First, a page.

The editorial misses the verifiable fact that scores of strategies on the National Registry of Evidence-Based Programs and Practices (operated by the Substance Abuse and Mental Health Services Administration) are proven to prevent, reduce, treat, and even help people recover from serious mental, emotional, or behavioral disorders. Many of the same practices can be found on the list of the non-partisan, independent Coalition for Evidence Based Policy. Sadly, members of Congress, Governors, state legislators, mayors and families across America have scant awareness any of these rigorously proven preventive strategies, which are well documented to collectively save local, state, and the federal governments billions by the independent analyses from the Washington State Institute for Public Policy.

Other countries have lower prevalence rates of mental, emotional, and behavioral disorders, perhaps because they are using the prevention science that United States citizens developed, U.S. taxpayers and foundations funded. A front-page article in the WSJ on December 28, 2010[3] pointed out that 40 million out of 75 million young people in the US had at least one prescription for a psychotropic medication, suggesting we cannot treat our way out of the epidemic. We cordially invite the Wall Street Journal to have its excellent reporters create a series of articles based on the world-class, gold-standard science that can prevent, reduce, or avert mental, emotional, and behavioral disorders that are now epidemic in the United States.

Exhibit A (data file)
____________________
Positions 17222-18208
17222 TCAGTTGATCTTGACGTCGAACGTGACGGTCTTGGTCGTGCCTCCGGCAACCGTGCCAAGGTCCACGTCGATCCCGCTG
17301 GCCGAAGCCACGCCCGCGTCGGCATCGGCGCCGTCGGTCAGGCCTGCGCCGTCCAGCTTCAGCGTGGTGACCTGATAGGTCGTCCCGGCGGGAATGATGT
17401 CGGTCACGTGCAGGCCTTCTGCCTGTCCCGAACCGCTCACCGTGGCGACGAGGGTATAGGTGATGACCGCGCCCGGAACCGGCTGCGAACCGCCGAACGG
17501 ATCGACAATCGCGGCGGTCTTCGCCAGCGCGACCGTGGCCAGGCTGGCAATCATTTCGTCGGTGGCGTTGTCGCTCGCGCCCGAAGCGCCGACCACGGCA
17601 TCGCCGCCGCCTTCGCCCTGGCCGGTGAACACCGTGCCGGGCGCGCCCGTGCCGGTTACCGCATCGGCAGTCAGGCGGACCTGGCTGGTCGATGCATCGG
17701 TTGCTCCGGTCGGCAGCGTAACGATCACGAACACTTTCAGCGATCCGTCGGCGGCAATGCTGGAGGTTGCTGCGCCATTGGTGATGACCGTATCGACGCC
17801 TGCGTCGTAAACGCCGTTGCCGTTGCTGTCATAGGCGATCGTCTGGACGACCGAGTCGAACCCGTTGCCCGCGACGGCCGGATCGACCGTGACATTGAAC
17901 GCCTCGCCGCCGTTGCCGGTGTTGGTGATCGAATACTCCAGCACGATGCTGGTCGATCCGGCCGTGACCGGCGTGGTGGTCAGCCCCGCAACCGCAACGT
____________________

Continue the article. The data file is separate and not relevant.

• Abigail Gewirtz, Ph.D., L.P., Associate Professor, Institute of Child Development, University of Minnesota, St. Paul, MN

  • Anthony Biglan, Ph.D., Senior Scientist, Oregon Research Institute, Eugene, OR

  • Aysenil Belger, Ph.D., Professor and Director, Neuroimaging Research, Department of Psychiatry, University of North Carolina, Chapel Hill, NC

  • Bill Beardslee, M.D., Director, Baer Prevention Initiatives, Department of Psychiatry, Boston Children’s Hospital, Boston, MA

  • Daniel Shaw, Ph.D., Chair/Professor, Department of Psychology, University of Pittsburgh, Pittsburg, PA

  • David Shern, Ph.D., President/CEO, Mental Health America, Alexandria, VA

  • Dennis D. Embry, Ph.D., President/Senior Scientist, PAXIS Institute, Tucson, AZ

  • Diana Fishbein, Ph.D., Director/Professor, Center for Translational Research on Adversity, Neurodevelopment and Substance abuse (C-TRANS), Department of Psychiatry, University of Maryland School of Medicine, Baltimore, MD